PI control is the abbreviation of Proportional Integral control. PI control is a commonly used method in control systems to correct the error between the desired setpoint value and the actual value based on some type of feedback, for example a sensor measurement. The PI controller calculates a correction by taking the difference between the desired set point and the measured value. If all parameters are set correctly, the PI algorithm controls the system so that the measured value corresponds to the desired setpoint value with a minimal delay and overshoot.

Typical applications in which PI control can be used are: - Controlling fan speed to keep the airflow volume constant. This can be interesting when the supply of fresh air in different rooms is variable and one central supply fan is used. - Controlling a damper blade position to keep the airflow volume to a given space constant when the fresh air supply is variable.

A PI control algorithm uses a combination of proportional and integral control.

Proportional control - K_{p}

P stands for Proportional control and represents the size of the calculated correction. The closer the measured value is to the set point, the smaller the correction will be. The output signal of a proportional controller is proportional to the error. A low K_{p}-value will cause a slow reaction. A higher K_{p}-value makes the controller more aggressive at responding to errors away from the set point. The difference between the measured value and the desired value will therefore be compensated more quickly. If the K_{p} value is set too high, oscillation will occur. The measured value will constantly fluctuate around the desired value. With a PI controller it is important to always optimize the K_{p}-value first. The fine tuning can then be done by adjusting the T_{i} value.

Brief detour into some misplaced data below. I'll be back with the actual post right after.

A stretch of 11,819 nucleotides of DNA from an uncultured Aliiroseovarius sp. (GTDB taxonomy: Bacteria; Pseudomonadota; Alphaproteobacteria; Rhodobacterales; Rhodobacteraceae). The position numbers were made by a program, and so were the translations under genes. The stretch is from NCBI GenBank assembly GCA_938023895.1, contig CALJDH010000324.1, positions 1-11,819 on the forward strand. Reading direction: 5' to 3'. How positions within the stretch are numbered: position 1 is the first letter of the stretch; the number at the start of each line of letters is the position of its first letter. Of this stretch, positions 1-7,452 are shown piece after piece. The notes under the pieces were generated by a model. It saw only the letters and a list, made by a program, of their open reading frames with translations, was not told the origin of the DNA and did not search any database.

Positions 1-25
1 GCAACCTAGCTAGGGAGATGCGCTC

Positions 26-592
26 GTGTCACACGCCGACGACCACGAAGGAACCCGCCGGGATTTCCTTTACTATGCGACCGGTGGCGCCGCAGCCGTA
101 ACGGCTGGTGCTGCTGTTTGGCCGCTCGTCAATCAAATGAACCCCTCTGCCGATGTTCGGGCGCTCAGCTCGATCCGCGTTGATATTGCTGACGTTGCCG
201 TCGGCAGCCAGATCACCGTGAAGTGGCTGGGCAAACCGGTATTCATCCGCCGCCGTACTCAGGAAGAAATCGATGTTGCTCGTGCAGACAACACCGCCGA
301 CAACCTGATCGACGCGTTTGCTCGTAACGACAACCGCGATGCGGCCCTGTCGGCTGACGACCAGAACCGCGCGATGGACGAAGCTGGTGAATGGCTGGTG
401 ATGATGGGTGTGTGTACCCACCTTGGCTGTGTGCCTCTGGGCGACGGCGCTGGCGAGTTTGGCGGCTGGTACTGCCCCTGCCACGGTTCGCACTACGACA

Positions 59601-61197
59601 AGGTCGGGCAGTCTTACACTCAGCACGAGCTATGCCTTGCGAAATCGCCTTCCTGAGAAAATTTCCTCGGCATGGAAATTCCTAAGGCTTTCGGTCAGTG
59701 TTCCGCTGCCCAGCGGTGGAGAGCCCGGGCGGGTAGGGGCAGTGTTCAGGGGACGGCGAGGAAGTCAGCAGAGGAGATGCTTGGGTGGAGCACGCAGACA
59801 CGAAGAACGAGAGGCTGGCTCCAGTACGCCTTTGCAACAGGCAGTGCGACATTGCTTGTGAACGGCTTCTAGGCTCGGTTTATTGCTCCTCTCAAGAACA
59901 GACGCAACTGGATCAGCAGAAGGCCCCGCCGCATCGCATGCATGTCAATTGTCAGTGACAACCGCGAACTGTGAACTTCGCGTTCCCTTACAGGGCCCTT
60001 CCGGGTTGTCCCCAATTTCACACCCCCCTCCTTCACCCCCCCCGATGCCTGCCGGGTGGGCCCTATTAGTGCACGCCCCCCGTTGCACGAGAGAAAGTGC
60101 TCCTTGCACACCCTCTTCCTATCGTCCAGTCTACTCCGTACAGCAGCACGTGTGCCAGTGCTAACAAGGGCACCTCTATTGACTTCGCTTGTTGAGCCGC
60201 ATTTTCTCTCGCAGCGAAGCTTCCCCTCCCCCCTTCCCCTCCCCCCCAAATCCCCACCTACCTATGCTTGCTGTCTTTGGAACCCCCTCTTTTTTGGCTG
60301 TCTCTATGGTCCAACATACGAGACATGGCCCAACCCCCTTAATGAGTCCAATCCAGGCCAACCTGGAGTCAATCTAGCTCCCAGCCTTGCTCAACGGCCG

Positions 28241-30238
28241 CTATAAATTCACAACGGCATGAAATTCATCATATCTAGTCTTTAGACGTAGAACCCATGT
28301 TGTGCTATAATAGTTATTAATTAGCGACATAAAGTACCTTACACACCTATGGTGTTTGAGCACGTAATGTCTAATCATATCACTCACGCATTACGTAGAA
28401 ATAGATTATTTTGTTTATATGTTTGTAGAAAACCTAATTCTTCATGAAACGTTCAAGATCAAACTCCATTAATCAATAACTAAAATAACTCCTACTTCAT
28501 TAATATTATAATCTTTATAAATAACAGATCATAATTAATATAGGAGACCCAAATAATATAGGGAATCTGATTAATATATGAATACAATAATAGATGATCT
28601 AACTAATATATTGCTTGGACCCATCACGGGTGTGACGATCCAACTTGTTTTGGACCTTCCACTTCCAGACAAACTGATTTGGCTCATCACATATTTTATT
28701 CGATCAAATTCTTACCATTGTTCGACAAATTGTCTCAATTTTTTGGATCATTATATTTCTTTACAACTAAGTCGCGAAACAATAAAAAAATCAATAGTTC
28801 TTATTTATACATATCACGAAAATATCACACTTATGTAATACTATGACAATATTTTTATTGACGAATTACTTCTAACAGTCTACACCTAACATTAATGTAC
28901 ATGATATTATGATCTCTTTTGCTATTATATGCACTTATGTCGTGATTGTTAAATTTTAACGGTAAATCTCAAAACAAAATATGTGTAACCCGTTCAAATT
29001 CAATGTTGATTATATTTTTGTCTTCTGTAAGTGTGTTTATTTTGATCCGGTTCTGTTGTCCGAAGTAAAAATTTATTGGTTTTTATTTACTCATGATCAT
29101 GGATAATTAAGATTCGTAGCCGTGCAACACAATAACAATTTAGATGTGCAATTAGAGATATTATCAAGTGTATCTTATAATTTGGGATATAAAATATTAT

Integral control - T_{i}

I stands for Integral control and looks at how the difference between the desired setpoint and the measured value evolves in time when applying the correction. Integral action is used to remove offset and can be thought of as an adjustable input value for the PI control loop.

Both K_{p} and T_{i} are parameters that can be set manually in the PI-controller. When activated (and available), the auto-tune function of the PI Controller calculates the optimal K_{p} and T_{i}-values based on the real-time response of the process to different control values. This diagram shows the effect of different K_{p} and T_{i} settings:

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